Myths about Massage
Common Myths about Massage Therapy
1.) "You can be a massage therapist without going to school for massage"
In the state of Colorado to be a Massage Therapist you must be Licensed through Colorado Department of Regulatory Agencies Division of Registration (DORA). This means all therapist who claim the "Massage Therapist" title in Colorado must be licensed in the state of Co, or carry a National Certification title. To have a license, massage therapists must provide proof of a completed Massage Therapy Accreditation Program, and Certification by a registered and Accredited Massage Therapy School.
2.) "Massage Therapist have a generalized understanding of the Human Body"
This can be a huge misconception within our public community. The education programs for massage certification typically vary by city and state. This creates some level of difficulty in obtaining standardization, and interferes with professional knowledge expectations from the public. Standardization aside, massage therapists can have an extremely detailed understanding of the human body, as well as an inner intuition for human dysfunction. Unfortunately as with any health profession it is unrealistic to say all massage therapists are experts in the field, so feel free to ask for a client consultation when approaching a new therapist. If you are serious about maintaining good health, and looking for a massage routinely asking questions can save you time and money. Plus you will be much more satisfied with your results!
>>Common questions to ask your new therapist>>
- Explain your massage goals, and expectations and ask if the therapist is comfortable with this type of work
- Ask about massage therapist employment history (Working for any franchises full time for longer than 3 years is a red flag) (If your therapist is good, they will seek employment that rewards their talents)
- Ask your therapist what type of work they prefer, (Deep Tissue, Relaxation, healing, engery etc.) and what their ideal client would look like.
- Do they seek for additional health profession experts? Whether it be fellow therapists, chiropractors, etc. This is a tell tale sign your professionals are passionate about their practice and aren't afraid to add to their knoweledge base and skills.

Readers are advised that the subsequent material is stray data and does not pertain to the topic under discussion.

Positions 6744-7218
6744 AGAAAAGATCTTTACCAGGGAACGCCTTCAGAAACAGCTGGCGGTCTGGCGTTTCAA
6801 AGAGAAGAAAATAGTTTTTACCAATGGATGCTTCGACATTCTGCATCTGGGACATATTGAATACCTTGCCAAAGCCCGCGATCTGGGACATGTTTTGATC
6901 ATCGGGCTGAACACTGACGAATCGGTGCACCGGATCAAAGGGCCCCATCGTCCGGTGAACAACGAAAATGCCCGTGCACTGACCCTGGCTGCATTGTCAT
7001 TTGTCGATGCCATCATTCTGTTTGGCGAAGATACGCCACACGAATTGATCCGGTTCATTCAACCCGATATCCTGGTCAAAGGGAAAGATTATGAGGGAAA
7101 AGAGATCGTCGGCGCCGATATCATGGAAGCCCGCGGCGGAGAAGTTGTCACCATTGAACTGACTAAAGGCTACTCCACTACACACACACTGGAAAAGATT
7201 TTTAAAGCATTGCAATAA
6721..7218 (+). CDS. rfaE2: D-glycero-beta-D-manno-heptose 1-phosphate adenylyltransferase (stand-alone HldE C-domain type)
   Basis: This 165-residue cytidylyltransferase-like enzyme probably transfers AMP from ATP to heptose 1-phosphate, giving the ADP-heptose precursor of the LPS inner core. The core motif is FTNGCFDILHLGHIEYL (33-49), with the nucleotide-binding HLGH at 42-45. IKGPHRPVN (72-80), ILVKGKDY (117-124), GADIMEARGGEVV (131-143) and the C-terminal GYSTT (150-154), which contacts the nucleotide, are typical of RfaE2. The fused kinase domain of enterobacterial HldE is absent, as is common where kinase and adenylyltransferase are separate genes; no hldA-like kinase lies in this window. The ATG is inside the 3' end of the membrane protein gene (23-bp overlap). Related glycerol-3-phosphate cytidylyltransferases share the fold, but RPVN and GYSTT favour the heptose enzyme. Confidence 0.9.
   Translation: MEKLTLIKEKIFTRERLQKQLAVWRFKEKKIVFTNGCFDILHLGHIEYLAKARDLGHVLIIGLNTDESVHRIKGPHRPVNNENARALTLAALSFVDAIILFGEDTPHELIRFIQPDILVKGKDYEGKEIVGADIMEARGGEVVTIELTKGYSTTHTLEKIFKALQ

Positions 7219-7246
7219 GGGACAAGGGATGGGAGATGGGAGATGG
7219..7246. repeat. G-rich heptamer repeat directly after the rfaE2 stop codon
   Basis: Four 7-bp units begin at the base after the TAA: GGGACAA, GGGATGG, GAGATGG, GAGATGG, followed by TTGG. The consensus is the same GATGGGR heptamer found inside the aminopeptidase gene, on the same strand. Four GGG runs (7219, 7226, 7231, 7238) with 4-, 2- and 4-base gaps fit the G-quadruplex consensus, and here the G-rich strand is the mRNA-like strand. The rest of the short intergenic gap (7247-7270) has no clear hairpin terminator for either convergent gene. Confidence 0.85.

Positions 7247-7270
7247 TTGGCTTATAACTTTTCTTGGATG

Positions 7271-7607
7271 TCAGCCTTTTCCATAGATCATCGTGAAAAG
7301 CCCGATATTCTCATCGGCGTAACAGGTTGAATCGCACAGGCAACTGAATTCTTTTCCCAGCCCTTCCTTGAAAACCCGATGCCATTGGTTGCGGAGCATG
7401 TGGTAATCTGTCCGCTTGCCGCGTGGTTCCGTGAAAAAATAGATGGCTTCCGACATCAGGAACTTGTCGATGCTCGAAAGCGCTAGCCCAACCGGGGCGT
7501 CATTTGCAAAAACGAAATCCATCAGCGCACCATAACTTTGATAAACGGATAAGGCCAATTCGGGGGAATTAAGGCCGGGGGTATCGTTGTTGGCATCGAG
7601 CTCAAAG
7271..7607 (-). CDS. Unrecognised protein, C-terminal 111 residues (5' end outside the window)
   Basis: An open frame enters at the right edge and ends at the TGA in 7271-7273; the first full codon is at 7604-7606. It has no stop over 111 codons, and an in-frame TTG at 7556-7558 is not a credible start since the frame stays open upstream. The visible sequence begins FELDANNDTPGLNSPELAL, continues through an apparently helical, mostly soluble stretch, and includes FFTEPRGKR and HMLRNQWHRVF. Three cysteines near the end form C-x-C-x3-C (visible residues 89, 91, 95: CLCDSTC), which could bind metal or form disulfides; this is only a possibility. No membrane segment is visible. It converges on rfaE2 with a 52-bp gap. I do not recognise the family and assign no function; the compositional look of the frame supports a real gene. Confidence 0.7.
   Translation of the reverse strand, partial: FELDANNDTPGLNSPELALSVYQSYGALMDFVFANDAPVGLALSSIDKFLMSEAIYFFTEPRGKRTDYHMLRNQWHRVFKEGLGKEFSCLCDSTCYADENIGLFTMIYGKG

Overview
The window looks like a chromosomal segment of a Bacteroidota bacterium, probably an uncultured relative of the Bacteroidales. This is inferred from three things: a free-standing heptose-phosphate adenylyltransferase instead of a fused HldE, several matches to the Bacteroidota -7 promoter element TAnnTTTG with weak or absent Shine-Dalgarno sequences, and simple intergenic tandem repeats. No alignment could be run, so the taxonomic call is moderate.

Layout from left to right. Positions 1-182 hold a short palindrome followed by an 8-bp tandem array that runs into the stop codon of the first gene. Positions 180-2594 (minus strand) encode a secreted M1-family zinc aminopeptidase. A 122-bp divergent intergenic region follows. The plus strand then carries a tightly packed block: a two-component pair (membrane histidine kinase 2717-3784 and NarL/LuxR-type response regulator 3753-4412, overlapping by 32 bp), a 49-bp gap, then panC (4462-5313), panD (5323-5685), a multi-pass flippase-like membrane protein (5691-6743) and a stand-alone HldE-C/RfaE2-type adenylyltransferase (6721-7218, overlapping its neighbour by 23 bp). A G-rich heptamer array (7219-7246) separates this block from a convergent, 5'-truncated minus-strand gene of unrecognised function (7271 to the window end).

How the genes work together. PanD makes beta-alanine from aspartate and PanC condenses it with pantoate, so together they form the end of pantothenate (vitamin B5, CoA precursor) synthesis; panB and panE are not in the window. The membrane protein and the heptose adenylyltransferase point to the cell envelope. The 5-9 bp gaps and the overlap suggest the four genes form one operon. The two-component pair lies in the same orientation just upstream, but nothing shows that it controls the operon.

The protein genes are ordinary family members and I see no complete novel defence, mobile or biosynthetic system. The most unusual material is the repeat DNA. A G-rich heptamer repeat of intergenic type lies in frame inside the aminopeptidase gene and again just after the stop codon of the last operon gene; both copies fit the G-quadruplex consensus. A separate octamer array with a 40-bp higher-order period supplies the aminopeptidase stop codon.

3.) "Massage Therapist and the name Massuse or Masseur are interchangeable"
The title massage therapist is a professional term used to describe a therapist who completed an accredited program. Massuse or other was onced used to described individuals who worked for parlors or didn't have a profesisonal education in the industry.
4.) "If the Massage Therapist is small in stature, or petite size they are not suited for deep tissue work"
Most of massage techniques and pressure are leveraged by the therapist using core strength and body weight. If the therapist is small in size, they can pontentially perform even deeper work than some, simply because they understand how to leverage their body weight to the clients' preferable pressure likings.
5.) "The Deeper the Better, regardless if I need to hold my breathe and clench my teeth"
The goal of massage is to relax the muscles to allow proper tissue release and effective healing. If you find yourself holding your breathe, or tightening the muscle being worked, the pressure is too deep and the massage is counter-productive to its purpose.
6.) "Getting a massage will make my muscles softer and flabby"
Using the term loosening your muscles, can impose negative thoughts towards someone with the goals of becoming more toned. Providing length to connective tissue and muscle tissue is going to allow more blood flow and ultimately stronger muscle tissue. After a massage you may feel weak, or "raw" but it is part of the recovery process from a massage. The more frequent your massage sessions are the more efficient your body will become in recovery time, and muscle building. You should notice a difference in your workouts and daily tasks.